Banks putting their standard rates up means that average interest rates increase, so the amount that the Government have to pay out in support for mortgage interest also increases. It also means that people have less disposable income to spend in shops, pubs and restaurants, so tax receipts are hit as well. Did the Queen’s Speech do anything to address that worrying trend? No, it did not.
What my constituents wanted from the Queen’s speech was a sign that this Tory-led Government had listened to the message that had clearly been sent to them through the ballot box on 3 May. They wanted a change of direction and some hope for the future. They actually wanted what Labour is offering—a fair deal on tax, instead of a great deal of tax being given back to the wealthiest few; a fair deal on energy, wresting power back from the big six and ensuring that pensioners get deals that allow them to eat as well as to heat their homes; a fair deal on transport, reining in the constant price hikes by train operators; a fair deal for consumers, stopping rip-off charges and practices by unaccountable companies, including payday lenders and secondary ticketing websites; and, above all else, a fair deal on jobs, getting young people in my constituency and others involved in working our way out of the recession that this Government have created. They did not get any of that. It was just more of the same from an out-of-touch and incompetent Government.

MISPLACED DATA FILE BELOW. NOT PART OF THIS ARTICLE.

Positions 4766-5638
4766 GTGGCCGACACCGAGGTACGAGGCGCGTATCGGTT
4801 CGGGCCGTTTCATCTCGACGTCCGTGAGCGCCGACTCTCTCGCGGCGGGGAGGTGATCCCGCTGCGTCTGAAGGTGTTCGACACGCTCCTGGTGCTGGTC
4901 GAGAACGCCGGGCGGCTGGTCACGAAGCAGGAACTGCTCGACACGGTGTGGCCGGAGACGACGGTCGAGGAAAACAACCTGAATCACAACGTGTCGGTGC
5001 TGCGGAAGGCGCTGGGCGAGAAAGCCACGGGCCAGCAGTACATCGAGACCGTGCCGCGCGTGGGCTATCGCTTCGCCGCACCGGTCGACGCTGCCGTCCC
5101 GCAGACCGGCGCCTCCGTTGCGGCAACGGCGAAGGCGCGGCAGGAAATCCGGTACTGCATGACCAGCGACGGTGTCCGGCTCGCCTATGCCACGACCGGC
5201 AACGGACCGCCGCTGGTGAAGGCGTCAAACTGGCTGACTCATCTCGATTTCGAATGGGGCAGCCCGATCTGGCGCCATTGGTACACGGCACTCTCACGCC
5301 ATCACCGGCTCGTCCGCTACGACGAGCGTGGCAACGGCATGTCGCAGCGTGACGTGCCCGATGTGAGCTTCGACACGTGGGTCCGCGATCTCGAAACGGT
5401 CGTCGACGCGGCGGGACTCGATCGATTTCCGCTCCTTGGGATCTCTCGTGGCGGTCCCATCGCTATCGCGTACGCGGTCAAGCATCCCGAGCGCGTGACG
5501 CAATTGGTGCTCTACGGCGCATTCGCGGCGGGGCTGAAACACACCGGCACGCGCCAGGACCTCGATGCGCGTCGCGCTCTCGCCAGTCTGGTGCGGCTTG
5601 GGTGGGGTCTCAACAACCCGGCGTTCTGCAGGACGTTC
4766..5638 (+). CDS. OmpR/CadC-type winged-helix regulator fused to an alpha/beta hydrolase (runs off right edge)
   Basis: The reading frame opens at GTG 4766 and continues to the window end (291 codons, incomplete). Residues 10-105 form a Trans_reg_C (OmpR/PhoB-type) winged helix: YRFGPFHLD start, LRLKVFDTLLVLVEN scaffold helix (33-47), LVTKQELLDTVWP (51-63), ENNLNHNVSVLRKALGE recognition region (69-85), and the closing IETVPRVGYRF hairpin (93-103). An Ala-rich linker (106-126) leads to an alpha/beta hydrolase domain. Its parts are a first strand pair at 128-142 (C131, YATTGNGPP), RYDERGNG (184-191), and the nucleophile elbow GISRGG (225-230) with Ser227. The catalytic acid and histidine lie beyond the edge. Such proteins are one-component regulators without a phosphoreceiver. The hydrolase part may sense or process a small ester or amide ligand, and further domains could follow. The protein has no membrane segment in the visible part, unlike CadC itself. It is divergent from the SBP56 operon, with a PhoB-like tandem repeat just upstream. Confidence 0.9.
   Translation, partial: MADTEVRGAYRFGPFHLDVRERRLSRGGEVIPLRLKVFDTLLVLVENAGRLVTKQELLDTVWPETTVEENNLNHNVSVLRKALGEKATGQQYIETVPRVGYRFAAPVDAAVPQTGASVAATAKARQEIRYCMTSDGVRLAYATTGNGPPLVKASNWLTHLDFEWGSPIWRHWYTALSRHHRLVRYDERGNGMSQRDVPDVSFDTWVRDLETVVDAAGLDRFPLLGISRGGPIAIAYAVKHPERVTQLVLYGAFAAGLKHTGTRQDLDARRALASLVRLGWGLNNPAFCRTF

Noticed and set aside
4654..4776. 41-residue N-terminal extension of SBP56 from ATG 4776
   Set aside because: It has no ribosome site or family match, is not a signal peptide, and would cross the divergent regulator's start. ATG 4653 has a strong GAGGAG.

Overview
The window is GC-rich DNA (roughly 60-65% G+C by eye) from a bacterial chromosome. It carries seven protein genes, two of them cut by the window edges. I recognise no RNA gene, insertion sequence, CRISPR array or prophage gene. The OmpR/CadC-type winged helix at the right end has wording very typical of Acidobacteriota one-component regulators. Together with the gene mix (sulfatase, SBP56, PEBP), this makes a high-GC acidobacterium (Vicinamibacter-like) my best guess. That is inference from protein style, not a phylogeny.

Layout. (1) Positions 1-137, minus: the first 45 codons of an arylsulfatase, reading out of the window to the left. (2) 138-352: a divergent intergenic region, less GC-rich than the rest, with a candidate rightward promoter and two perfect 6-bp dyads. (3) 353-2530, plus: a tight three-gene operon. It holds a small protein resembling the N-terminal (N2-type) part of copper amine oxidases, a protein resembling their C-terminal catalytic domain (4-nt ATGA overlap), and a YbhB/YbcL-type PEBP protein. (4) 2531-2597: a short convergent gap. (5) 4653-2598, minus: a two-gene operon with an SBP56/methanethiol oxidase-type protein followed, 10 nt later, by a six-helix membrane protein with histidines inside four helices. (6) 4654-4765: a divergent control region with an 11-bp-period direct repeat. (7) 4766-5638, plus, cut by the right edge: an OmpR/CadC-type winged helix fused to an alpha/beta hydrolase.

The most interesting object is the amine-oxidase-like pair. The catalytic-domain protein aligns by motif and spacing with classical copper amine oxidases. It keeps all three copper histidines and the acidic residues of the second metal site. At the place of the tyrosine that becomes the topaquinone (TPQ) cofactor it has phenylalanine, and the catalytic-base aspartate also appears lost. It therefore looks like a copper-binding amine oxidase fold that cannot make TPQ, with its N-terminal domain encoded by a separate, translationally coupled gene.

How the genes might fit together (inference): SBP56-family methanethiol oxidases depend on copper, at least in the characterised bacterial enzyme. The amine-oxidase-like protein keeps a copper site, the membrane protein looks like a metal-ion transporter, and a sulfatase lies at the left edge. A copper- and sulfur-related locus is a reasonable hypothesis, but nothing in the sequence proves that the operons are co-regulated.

Ministers need to listen to Paul Dixon, who lost his seat on 3 May, before which he was the only remaining Lib Dem on Sunderland city council. He said that the coalition Government need to open their eyes, take a good look and realise the damage they have done. I agree with Paul, but the Government need to start putting it right. I hope they do so sooner rather than later, or else they should step aside and allow Labour to do so.